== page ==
Will Barratt talked about the Loebner Prize  which is awarded to the most convincing computer generated conversation. He noted that the most convincing tends to also be the most defensive, paranoid, or boring.

Rhodri Marsden hates small talk. He’s rubbish at it. He tends to ask questions like “what’s Wigan like then?” or when asked about his recent adventures, he talks about having an anal blood blister lanced.

There was another break, after which Josie Long talked at length about her Alternative Reality Tour. I love Josie, but she did go on a bit, and it didn’t seem particularly relevant or well targeted and I noticed people nearby getting a bit tetchy.

Not quite as tetchy as during Mark Stevenson‘s talk though. He was absolutely fantastic at Portsmouth SitP recently, and is a lovely bloke, but yesterday’s effort didn’t really work, in my opinion. It was an incredibly aggressive and sweary piece about “why cynicism is boring” but it didn’t fit with the theme of the event, and apparently a few people even walked out. It’s a shame really.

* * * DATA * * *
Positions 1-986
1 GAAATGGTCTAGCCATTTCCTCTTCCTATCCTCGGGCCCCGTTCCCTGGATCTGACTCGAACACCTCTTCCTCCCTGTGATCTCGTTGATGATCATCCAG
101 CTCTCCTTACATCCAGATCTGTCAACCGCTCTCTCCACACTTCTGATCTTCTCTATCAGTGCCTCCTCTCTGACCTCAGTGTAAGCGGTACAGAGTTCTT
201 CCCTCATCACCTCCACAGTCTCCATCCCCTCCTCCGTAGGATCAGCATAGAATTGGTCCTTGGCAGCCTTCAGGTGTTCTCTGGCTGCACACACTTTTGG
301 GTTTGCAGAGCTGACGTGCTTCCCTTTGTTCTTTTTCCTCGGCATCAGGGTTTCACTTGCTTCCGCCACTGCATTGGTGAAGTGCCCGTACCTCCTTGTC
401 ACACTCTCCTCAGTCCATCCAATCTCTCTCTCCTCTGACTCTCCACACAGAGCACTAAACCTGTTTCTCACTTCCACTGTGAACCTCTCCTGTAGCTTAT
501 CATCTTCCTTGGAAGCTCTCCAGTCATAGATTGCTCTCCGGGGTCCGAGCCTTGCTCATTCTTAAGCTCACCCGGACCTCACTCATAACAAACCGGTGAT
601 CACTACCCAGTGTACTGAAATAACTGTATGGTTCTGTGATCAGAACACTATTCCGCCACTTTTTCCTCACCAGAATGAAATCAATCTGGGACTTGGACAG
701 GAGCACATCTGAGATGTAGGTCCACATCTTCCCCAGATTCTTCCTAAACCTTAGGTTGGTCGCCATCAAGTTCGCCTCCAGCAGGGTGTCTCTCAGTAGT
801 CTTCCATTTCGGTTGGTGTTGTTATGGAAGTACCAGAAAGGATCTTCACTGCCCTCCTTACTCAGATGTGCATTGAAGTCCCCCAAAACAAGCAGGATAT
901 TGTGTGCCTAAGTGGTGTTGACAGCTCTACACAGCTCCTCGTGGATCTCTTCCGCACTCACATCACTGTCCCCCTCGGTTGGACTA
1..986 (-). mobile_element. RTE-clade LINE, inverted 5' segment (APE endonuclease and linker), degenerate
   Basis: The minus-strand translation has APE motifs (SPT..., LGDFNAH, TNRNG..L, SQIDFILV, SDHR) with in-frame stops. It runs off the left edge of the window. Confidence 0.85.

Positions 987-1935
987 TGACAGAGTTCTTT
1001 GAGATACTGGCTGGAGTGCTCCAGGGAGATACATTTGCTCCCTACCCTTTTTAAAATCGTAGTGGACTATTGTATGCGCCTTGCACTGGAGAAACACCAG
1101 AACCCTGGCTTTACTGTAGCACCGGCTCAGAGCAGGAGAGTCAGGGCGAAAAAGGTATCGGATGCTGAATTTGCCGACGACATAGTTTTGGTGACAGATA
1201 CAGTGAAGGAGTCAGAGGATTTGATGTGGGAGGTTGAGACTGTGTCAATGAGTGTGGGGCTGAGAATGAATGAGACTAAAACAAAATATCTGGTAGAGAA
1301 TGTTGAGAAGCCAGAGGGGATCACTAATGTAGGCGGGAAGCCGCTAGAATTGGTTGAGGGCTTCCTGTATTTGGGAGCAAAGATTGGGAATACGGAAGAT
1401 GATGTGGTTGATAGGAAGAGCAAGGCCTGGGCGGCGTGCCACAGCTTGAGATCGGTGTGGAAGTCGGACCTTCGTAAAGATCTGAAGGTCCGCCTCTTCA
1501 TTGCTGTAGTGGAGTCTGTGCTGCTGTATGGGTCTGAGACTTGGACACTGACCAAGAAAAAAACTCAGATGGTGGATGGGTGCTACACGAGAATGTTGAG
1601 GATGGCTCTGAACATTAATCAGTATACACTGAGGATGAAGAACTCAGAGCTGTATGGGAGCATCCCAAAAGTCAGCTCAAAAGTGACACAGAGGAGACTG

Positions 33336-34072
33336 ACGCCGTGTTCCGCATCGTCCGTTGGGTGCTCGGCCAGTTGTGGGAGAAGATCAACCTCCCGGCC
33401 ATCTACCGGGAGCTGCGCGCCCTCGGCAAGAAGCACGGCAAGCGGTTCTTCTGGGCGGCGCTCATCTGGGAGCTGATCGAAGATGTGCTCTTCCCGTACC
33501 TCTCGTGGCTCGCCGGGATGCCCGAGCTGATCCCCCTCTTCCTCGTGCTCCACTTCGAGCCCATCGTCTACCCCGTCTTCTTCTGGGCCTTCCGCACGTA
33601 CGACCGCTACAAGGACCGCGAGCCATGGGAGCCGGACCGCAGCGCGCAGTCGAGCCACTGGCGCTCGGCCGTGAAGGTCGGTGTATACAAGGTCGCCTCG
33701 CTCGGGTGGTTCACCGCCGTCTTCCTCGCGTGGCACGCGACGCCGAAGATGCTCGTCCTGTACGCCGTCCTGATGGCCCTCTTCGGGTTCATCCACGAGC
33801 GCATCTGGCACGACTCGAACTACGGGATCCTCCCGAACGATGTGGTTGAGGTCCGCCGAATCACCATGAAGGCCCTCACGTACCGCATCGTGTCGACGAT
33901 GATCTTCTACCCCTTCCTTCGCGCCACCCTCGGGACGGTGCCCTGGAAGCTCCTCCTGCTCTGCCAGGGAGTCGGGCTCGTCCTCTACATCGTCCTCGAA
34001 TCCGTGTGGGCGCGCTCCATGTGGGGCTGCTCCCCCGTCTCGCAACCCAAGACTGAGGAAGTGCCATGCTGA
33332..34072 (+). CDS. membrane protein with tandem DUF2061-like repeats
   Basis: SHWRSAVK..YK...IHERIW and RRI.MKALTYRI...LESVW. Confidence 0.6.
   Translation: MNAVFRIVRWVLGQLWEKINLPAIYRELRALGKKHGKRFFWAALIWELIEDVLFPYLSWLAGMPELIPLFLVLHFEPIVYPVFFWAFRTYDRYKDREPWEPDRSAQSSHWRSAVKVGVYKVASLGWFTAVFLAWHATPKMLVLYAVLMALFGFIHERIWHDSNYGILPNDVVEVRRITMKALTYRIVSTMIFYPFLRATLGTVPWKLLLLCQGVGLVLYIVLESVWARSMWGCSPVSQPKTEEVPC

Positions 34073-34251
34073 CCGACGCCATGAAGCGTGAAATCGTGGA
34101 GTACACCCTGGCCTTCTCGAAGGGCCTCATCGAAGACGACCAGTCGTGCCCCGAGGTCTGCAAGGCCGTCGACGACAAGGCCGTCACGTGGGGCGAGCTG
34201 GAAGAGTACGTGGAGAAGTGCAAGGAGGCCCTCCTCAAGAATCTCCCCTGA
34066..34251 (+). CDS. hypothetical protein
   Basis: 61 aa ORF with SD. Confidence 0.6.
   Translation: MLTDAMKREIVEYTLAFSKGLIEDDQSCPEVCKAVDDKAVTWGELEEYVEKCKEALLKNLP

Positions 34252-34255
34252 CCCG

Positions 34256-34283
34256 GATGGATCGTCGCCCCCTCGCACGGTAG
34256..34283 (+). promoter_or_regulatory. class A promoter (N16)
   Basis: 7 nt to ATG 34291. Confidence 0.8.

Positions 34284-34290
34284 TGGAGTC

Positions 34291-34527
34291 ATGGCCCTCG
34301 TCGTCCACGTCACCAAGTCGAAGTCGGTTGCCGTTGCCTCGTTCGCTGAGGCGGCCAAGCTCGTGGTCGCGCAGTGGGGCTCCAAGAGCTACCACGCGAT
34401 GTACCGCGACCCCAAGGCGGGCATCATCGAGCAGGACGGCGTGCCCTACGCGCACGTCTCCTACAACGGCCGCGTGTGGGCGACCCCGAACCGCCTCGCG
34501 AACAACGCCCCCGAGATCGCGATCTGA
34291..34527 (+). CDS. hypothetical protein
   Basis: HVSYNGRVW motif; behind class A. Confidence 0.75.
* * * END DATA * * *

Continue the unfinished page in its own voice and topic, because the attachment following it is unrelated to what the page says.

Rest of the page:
Richard DeDominici made me laugh a lot. His talk was in the Pecha Kucha format and was about health and / or safety. Including the sharp edges at the holocaust memorial (very dangerous during icy weather) and the application of those bobbly strap-hangers they used to have on tube trains, to be used in Tokyo during earthquakes.

Felicity Ford treated us all to the sound of the coffee machine near her office. A machine whose noises are more pleasant than its coffee. She went on an audio odyssey, recording the vending machines of the British Isles, and she shared a small part of it with us.

Finally Adam Curtis delighted the audience with a story about his colleague, Andrew, who was cataloguing “the bits in between BBC TV programmes” going back 60 years. There was an amusing interlude featuring Michael Parkinson and Robert Redford, where Parky incorrectly states that the name “Lena” backwards spells “anal”.

Overall it was a brilliant day, but disappointingly, not at all boring.